NVIDIA adds liquid-cooled GPUs for sustainable and efficient computing

In response to the call for high-performance green data centers, NVIDIA announced the A100 PCIe liquid-cooled GPU, the first in a series of liquid-cooled GPUs for flagship servers. NVIDIA made this announcement during Computex 2022 in Taiwan.

In response to the call for high-performance green data centers, NVIDIA announced the A100 PCIe liquid-cooled GPU, the first in a series of liquid-cooled GPUs for flagship servers. NVIDIA made this announcement during Computex 2022 in Taiwan.

As part of a growing movement to build data centers that deliver high performance and energy efficiency, Zach Smith, Head of Advanced Infrastructure at Equinix, is committed to doing its part to be climate neutral. Zac runs more than 240 data centers for Equinix, a global service provider, so he knows the importance of reducing the carbon footprint of climate change.

Zack recounted that the 10,000 customers he supports rely on his team to deliver more data, more intelligence, often using artificial intelligence, and those customers want to deliver it more sustainably.

Marking progress in efficiency

As of April, Equinix has issued $4.9 billion in green bonds. These are investment-grade tools that Equinix will apply to reduce environmental impact by improving energy efficiency (PUE), an industry measure of how much energy a data center uses goes directly to computing tasks.

Data center operators are trying to bring this ratio closer to the ideal 1.0 PUE. Equinix facilities have an average PUE of 1.48 today, with their best new data centers coming in at less than 1.2.

Equinix is ​​making steady progress in the energy efficiency of its data centers as measured by the CPU (internal).

In January, Equinix opened a dedicated facility to track progress in energy efficiency. Part of this work focuses on liquid cooling. Born in the age of mainframes and maturing into the age of artificial intelligence, liquid cooling is now widely used within the world’s fastest supercomputers in a modern form called direct-chip cooling. Liquid cooling is the next step in accelerated computing for NVIDIA air-cooled GPUs that deliver up to 20 times better power efficiency on AI inference and high-performance computing functions than CPUs.

If you convert all AI-only CPU and HPC servers around the world to GPU-accelerated systems, you can save 11 trillion watt-hours of energy annually. This is equivalent to the energy use of more than 1.5 million homes per year.

NVIDIA is adding to its sustainability efforts with the launch of the first data center PCIe GPU using direct-chip cooling. Equinix qualifies the liquid-cooled NVIDIA A100 80GB PCIe GPU for use in its data centers as part of a comprehensive approach to sustainable cooling and heat capture. GPUs are sampling now and will be generally available this summer.

Save water and energy

According to Zac, the NVIDIA PCIe GPU is the first liquid-cooled GPU to be offered to the Equinix Lab, and Equinix customers are looking for sustainable ways to harness AI.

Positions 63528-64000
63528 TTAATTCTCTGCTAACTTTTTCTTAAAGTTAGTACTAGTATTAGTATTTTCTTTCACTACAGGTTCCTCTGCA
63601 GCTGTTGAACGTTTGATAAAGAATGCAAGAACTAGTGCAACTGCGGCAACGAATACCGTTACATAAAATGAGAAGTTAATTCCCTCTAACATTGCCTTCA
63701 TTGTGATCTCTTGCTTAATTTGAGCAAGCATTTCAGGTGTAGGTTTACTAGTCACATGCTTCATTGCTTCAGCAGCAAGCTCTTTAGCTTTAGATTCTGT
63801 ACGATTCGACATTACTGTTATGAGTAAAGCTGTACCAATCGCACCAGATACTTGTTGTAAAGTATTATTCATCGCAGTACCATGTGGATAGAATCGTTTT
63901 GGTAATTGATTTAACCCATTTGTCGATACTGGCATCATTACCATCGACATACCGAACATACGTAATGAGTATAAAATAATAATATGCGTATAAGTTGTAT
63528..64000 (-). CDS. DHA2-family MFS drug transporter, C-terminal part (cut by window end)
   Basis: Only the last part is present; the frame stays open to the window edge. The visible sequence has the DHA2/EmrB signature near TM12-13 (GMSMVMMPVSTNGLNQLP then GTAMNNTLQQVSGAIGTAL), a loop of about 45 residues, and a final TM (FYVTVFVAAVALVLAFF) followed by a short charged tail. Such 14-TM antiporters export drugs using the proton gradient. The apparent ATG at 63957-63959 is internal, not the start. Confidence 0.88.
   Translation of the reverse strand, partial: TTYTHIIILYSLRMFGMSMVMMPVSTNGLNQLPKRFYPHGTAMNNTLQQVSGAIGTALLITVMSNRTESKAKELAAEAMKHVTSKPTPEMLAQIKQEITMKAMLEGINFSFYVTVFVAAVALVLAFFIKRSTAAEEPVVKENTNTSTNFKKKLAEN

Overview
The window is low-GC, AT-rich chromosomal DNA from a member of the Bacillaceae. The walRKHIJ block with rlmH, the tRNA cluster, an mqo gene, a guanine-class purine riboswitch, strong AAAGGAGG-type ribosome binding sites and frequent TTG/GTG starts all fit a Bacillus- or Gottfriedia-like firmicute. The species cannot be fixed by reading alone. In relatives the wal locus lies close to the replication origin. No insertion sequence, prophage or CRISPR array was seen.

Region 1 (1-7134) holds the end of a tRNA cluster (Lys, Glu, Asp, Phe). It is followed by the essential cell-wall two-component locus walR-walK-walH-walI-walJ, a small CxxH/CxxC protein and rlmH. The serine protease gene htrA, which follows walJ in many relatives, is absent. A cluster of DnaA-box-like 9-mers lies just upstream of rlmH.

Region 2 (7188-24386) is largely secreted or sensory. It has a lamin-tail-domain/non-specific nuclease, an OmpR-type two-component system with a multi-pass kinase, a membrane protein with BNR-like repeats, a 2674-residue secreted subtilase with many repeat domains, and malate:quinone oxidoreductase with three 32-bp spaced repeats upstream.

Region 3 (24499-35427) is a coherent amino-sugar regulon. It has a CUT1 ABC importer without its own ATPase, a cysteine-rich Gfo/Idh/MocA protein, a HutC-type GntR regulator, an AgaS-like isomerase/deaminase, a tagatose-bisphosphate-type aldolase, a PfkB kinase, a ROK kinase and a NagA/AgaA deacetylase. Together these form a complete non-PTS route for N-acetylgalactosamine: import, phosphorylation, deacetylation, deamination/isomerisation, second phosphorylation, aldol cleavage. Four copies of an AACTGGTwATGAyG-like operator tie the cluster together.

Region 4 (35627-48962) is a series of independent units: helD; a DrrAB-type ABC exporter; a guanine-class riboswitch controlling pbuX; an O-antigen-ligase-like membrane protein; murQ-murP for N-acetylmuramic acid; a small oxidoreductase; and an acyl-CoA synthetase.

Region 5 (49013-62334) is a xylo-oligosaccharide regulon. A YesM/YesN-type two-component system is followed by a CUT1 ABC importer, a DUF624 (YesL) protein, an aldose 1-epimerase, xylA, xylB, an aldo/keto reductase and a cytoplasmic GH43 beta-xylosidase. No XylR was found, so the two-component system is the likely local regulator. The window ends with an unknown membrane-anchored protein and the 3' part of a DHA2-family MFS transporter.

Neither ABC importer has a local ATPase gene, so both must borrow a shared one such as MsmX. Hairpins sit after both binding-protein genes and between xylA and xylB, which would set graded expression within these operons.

Data center operators aim to eliminate coolers that evaporate millions of gallons of water annually to cool the air inside data centers. Liquid cooling promises systems that recycle small amounts of liquids into closed systems that focus on major hotspots.

In separate tests, Equinix and NVIDIA found that a data center that uses liquid cooling can run the same workloads as an air-cooled facility while using 30 percent less energy. NVIDIA estimates that a liquid-cooled data center can reach 1.15 PUE, which is well below the 1.6 for its air-cooled cousin. Liquid-cooled data centers can also aggregate twice as much computing as the same space. That’s because A100 GPUs use only one PCIe slot, while air-cooled A100 GPUs fill two slots.

At least a dozen system makers plan to integrate these GPUs into their offerings later this year. They include ASUS, ASRockRack, Foxconn Industrial Internet, GIGABYTE, H3C, Inspur, Inventec, Nettrix, QCT, Supermicro, Wiwynn, and xFusion. NVIDIA also featured HGX reference designs and a fluid-assembled H100 GPU.

global trend

Regulations setting energy efficiency standards are pending in Asia, Europe and the United States. This motivates banks and other large data center operators to evaluate liquid cooling. Technology is not limited to data centers. Vehicles and other systems need them to cool high-performance systems built into confined spaces.

The path to sustainability

When asked, Zack explained that this is the beginning of the debut journey for the mainstream liquid-cooled accelerators. NVIDIA plans to follow up the A100 PCIe card with next year’s release with an H100 Tensor Core GPU based on the NVIDIA Hopper architecture and plans to support liquid cooling in high-performance data center GPUs and NVIDIA HGX platforms.

For rapid adoption, current liquid-cooled GPUs offer the same performance for less power. NVIDIA expects that in the future these cards will provide an option to get more performance for the same power; Something users say they want.

Learn more about what’s new A100 PCIe Liquid-Cooled GPUs.

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